In this iconic permaculture book, Toby Hemenway describes how to implement all things permaculture into a backyard scale and introduces permaculture's central message - Work with nature, not against her. He discusses all of the classic topics such as building and maintaining soil, catching and conserving water, and growing food forests. There are two editions and the revised, updated second edition contains a section on urban permaculture so that no one can have an excuse not to try permaculture!
captions from the book
At the Bullock brothers’ farm on Orcas Island in Washington State, an apple tree is surrounded by food- and habitat-creating plants that work together to benefit both nature and people.
At the Permaculture Institute of Northern California, ducks bob happily in clean, treated graywater that has been purified by a backyard wetland. Penny Livingston’s cob office is in the background.
Terraces made from broken concrete (“urbanite”) hold perennial food and habitat plants in the Los Alamos, New Mexico garden of Mary Zemach, designed by Ben haggard of ReGenesis Group, Santa Fe.
A grassy path through the 30-year-old forest garden of the Bullock brothers, Orcas Island, Washington.
I would give this book 9 out of 10 acorns. This is definitely my go to book for learning Permaculture principles and design and putting them into practice in my little abandoned lots garden. Well set up, easy to read with handy charts. I love it! Every now and then it brings questions to mind that are not answered...thus the 9, but if it did answer them all it would not be a manageable size or easy read!
I love how well organized the book is, and I find the tables of plants and resources listed at the end of the book to be extremely useful for after the read. I liked how he started the novel with an end in mind- showing what an ecological garden or food forest was with the goal of having the reader fairly well-versed in the mechanics and design process by the end. This goal is accomplished by the end; it is almost comparable to what one would learn from a taking a pdc. Just about the only thing missing is a note on seed-saving techniques.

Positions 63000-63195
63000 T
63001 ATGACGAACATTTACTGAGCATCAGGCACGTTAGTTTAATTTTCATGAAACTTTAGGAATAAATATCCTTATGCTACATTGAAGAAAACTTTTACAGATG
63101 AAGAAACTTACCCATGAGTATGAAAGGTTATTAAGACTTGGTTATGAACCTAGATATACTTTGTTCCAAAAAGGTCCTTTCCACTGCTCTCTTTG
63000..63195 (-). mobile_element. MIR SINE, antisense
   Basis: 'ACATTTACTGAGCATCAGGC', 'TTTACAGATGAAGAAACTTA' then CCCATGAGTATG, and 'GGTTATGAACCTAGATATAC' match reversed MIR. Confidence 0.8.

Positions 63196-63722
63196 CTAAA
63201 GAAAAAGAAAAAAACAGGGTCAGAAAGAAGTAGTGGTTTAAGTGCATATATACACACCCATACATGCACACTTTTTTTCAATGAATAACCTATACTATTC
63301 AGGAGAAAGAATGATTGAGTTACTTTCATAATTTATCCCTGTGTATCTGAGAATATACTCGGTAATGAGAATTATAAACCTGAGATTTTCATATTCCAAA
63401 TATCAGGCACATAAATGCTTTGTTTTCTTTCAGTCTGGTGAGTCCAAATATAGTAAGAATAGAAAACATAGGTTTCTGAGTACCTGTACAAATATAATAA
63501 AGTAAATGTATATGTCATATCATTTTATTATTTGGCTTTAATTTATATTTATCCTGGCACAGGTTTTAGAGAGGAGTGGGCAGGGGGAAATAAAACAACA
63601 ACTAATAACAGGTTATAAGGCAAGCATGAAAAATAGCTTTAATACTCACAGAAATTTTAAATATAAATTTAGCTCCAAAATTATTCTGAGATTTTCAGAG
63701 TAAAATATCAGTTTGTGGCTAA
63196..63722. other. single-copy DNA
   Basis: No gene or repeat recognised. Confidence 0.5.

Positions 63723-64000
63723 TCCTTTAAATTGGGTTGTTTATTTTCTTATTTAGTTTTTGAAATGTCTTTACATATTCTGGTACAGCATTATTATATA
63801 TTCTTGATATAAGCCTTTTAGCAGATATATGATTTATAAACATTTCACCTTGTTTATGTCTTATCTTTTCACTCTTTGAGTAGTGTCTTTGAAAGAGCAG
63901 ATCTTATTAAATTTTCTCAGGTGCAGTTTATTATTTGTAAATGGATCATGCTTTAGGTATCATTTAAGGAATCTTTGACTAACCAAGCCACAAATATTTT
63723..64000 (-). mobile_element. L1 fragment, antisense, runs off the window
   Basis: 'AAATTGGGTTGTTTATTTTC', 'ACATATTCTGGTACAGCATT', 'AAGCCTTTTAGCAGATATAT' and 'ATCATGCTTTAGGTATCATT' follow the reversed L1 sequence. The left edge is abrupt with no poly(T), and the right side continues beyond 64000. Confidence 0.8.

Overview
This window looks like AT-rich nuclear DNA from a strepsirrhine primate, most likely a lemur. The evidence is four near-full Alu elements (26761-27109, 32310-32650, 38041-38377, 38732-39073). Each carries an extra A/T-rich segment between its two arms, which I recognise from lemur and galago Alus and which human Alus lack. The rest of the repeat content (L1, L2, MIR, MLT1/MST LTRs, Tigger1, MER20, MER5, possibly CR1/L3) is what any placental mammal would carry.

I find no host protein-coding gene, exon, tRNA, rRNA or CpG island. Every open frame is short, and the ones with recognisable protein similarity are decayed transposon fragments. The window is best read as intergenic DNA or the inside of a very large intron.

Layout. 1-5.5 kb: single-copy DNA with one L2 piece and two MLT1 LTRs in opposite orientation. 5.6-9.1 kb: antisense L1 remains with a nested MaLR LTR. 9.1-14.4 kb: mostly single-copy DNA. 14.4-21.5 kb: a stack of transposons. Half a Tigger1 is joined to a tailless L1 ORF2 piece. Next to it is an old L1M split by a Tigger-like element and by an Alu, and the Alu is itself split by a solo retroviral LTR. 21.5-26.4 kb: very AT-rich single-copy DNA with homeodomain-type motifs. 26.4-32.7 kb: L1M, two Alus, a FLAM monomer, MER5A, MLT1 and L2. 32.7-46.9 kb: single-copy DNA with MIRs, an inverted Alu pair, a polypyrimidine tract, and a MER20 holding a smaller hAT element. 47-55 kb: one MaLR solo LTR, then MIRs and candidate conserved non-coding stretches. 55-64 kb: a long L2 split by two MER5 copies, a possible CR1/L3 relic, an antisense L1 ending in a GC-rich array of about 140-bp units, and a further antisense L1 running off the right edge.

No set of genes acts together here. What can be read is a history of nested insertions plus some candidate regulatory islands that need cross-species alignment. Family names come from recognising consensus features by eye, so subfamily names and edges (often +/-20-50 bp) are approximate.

However, the thing that draws Gaia's Garden a lot of praise is that it is written to be palatable for people who are new to permaculture. No background knowledge is expected from the start of the book, and by the end, one will have a clear understanding of where to start in doing permaculture.
I cannot stress any more how useful the tables, diagrams, and pictures in Gaia's Garden are; they aid with understanding and inspire the reader with what they could make themselves and have where they live- an ecological garden or food forest. There are also many diagrams of some students' designs which gives the reader a good idea of what a nice design looks like.
Also, I like how near the end of the novel, he demonstrates and explains to the urban readers that permaculture can work in urban areas. In this section, I like how he showed the flexibility in permaculture thinking through his urban adaptation of zone and sector analysis. For example, instead of wind and sun sectors, he had friend and family sectors divided into walking and cycling zones.
is book is the best. It has led me down the permie path of seeing that a garden is much more than a collection of plants. This book gave me the ability to see the patterns already there and those parts of nature I'd Like To Expand On and make them all part of my back yard. Making me and my family healthier in the process. And to grasp just hour accessible permiculture really is.
This was my intro to Permaculture. My nephew got certified out of California for various reasons and gave my wife and i this book. The principles seemed pretty clear, the stories were very relevant as some of them were from places i've been and known. The lady in New Mexico blew me away since i lived a bit north in Colorado and you need to water hanging pots about 6 times/day there. For her, in a drier place, to have such lushness was ......inspiring.
To then have it pointed out that in this "civilization" the mass of production heads to the cities gave me hope for those who (like i had been) are urban bound.
It was great reading to me and my better half, and we still look at it. This is NOT a common practice in my reading - and i tend to read almost a dozen books per week.